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Thermal Comfort Guidelines
The Thermal Comfort Guidelines are a new technical tool which enhances the understanding of the microclimatic qualities of the City of London’s public spaces as well as a methodology to assess the impact of a new development on the microclimate of the City’s streets, parks, public roof gardens and terraces and other public spaces.
The technique involves merging wind, sunlight, temperature and humidity microclimate data at a seasonal level to obtain a holistic understanding of Thermal Comfort, how a microclimatic character of a place actually feels to the public.
This technique is new in the British planning system, leading the way to considerate development, as we seek to understand and manage the impact that large scale developments will have on the local area, at an early stage in the planning process.
Developers are expected to conduct thermal comfort studies in parallel with the wind microclimate and sunlight studies to contextualise the results in terms of overall thermal comfort.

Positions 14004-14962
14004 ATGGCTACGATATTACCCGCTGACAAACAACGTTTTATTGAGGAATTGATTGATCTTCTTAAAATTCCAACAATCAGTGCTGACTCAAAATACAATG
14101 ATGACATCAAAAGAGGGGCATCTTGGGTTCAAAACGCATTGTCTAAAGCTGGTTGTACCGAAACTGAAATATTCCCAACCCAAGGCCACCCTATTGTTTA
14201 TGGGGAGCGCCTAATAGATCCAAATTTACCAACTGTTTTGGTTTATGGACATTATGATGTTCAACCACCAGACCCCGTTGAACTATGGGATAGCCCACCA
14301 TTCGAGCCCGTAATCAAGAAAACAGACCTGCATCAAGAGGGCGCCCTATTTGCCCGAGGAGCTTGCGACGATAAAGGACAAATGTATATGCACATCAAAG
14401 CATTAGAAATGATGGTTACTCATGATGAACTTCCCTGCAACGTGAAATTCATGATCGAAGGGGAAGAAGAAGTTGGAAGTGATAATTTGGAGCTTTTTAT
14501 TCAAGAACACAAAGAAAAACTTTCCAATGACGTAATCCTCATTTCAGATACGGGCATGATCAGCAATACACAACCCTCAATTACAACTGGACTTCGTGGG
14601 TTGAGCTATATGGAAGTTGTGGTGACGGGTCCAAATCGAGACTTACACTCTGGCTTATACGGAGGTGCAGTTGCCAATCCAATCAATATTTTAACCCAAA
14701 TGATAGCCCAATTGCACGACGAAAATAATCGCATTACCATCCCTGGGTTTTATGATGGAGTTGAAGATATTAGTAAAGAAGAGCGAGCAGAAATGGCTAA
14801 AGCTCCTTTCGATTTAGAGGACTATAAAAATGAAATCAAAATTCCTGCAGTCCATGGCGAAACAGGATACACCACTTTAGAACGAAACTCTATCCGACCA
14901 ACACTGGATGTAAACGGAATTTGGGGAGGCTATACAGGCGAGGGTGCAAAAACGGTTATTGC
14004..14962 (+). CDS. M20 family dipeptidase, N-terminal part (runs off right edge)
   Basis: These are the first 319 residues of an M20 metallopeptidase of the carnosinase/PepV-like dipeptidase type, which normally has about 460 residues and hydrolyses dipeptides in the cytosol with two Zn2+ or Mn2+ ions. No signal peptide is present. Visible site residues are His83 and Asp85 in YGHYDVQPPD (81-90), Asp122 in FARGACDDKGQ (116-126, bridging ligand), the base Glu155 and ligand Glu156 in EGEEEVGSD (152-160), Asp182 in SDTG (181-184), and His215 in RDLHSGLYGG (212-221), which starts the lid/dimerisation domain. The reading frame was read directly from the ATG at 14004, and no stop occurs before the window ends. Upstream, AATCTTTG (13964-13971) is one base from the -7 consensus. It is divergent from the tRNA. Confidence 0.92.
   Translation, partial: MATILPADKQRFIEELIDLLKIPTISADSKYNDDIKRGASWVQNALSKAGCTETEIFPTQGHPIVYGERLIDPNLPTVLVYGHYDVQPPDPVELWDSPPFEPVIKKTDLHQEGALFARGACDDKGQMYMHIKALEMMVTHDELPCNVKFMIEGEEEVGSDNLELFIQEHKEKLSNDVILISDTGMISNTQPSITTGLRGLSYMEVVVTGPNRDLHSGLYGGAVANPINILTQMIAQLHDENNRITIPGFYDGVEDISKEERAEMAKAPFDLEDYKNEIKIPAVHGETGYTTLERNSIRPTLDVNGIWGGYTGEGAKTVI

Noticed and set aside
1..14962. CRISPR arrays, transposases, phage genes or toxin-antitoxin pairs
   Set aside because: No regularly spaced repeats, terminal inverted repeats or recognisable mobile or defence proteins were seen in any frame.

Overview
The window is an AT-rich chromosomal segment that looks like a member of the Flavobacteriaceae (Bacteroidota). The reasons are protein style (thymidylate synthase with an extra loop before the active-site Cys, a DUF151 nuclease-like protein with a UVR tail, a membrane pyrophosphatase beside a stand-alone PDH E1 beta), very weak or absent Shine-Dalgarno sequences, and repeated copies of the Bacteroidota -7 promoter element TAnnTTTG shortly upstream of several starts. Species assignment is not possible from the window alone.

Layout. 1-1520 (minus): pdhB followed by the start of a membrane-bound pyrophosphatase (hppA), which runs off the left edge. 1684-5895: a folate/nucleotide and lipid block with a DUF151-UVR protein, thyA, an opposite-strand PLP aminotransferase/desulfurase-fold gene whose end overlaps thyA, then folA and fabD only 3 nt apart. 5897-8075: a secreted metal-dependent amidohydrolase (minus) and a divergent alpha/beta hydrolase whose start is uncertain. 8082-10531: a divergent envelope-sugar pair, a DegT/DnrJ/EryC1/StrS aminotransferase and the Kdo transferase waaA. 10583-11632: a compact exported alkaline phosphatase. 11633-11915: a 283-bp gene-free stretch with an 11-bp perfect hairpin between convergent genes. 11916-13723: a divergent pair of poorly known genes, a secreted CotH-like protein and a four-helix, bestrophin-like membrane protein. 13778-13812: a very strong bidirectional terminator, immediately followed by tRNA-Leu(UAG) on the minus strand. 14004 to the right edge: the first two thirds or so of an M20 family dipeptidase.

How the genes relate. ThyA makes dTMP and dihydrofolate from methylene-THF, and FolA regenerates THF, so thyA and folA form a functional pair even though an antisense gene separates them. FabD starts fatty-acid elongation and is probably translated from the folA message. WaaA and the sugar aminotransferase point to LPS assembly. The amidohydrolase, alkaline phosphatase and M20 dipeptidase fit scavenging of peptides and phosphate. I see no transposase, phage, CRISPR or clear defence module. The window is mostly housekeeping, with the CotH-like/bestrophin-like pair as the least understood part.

Expert judgement by experienced microclimate engineering consultants will always be needed for thermal comfort studies.
Wind Microclimate Guidelines
The wind guidelines provide general advice on wind micro climate studies required as part of planning applications in the City of London. They focus on the primary factors that affect the quality and consistency of wind micro climate studies. They are the first definitive guidance in the UK, reinforcing the City of London Corporation’s position at the forefront of this important planning issue.
Good wind micro climate conditions are necessary to create outstanding public spaces in the City. Adverse wind effects can reduce the quality and usability of outdoor areas.
Developers are encouraged to address wind micro climate issues at an early stage in their plans by appointing experienced consultants, discussing with planning officers and commissioning early-stage studies to quantify the wind micro climate conditions.
Expert judgement by experienced wind engineer will always be needed for wind micro climate studies, particularly for issues that are not covered by these guidelines.
Planning advice notes on other microclimate issues